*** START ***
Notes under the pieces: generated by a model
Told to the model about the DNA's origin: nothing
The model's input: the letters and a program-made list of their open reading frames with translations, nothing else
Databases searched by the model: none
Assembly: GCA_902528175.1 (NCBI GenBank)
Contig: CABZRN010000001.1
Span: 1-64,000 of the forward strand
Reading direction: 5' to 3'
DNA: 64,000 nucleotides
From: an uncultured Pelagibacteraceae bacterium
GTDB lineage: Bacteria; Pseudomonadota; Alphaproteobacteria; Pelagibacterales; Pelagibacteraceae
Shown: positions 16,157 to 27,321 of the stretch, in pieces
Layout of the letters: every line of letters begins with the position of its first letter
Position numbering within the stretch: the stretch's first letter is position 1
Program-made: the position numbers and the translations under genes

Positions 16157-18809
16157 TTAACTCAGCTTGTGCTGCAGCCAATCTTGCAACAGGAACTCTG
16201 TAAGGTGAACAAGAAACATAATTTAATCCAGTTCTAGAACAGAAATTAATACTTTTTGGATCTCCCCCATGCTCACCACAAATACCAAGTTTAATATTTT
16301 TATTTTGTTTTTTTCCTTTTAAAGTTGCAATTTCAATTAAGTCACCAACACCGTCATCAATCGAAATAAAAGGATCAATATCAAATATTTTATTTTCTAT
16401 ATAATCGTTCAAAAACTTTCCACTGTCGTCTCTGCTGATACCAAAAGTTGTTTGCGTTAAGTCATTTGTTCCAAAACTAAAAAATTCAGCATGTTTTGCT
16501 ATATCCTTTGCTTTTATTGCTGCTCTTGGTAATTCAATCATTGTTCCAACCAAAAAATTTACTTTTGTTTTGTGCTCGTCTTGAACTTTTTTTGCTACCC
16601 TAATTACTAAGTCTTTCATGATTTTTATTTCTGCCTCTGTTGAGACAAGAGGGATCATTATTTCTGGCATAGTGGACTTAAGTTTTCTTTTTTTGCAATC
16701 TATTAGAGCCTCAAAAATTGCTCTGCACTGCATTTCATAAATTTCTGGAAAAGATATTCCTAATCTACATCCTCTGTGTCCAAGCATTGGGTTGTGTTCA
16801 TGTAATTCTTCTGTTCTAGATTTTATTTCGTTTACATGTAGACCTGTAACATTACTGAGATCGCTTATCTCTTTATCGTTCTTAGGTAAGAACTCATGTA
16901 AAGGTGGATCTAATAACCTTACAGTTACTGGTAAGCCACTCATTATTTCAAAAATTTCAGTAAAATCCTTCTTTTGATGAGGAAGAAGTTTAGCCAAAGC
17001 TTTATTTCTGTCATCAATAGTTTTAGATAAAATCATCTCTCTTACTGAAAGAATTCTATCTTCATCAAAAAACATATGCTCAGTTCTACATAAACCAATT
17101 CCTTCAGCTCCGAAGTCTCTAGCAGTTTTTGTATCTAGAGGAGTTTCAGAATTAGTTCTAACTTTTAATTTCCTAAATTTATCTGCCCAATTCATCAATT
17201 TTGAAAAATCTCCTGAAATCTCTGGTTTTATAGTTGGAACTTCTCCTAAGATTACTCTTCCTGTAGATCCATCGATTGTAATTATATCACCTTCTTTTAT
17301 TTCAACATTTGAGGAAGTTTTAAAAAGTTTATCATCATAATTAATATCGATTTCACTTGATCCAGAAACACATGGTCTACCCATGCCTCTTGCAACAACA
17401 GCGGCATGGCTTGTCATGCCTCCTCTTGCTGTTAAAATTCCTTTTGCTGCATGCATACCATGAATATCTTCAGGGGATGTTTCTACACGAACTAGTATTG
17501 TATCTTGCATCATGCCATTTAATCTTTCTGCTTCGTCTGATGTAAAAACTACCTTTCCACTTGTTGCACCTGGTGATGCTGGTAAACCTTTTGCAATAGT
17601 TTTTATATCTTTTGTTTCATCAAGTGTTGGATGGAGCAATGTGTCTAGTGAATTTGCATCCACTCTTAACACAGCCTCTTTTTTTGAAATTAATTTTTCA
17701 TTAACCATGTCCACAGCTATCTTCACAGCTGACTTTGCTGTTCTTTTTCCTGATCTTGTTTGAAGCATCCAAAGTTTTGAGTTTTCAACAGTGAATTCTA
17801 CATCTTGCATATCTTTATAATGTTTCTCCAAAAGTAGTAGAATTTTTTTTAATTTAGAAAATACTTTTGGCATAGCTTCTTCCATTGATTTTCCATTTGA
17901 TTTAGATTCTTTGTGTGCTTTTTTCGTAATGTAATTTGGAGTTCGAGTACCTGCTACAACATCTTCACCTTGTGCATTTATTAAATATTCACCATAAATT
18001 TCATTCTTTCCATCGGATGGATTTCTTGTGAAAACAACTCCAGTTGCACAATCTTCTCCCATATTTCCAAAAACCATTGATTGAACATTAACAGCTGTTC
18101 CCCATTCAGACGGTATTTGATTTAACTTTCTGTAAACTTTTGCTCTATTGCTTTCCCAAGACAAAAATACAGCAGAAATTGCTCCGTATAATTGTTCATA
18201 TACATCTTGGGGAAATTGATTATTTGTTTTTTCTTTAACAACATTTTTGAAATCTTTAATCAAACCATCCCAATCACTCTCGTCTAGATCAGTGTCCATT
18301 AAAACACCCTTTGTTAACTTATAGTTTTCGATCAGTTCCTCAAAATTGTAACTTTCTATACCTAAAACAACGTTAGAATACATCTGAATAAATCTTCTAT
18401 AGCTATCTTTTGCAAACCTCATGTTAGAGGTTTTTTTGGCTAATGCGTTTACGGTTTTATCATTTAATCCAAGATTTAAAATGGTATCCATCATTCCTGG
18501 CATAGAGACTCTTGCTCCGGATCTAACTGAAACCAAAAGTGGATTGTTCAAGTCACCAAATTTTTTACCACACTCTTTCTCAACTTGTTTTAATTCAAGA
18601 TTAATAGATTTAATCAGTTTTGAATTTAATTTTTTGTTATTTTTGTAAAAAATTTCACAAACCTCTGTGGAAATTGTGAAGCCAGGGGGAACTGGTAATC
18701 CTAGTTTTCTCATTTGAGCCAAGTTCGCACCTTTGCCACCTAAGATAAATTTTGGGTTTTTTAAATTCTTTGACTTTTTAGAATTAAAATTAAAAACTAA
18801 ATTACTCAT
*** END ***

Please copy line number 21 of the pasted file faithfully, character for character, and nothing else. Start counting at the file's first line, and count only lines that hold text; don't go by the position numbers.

16501 ATATCCTTTGCTTTTATTGCTGCTCTTGGTAATTCAATCATTGTTCCAACCAAAAAATTTACTTTTGTTTTGTGCTCGTCTTGAACTTTTTTTGCTACCC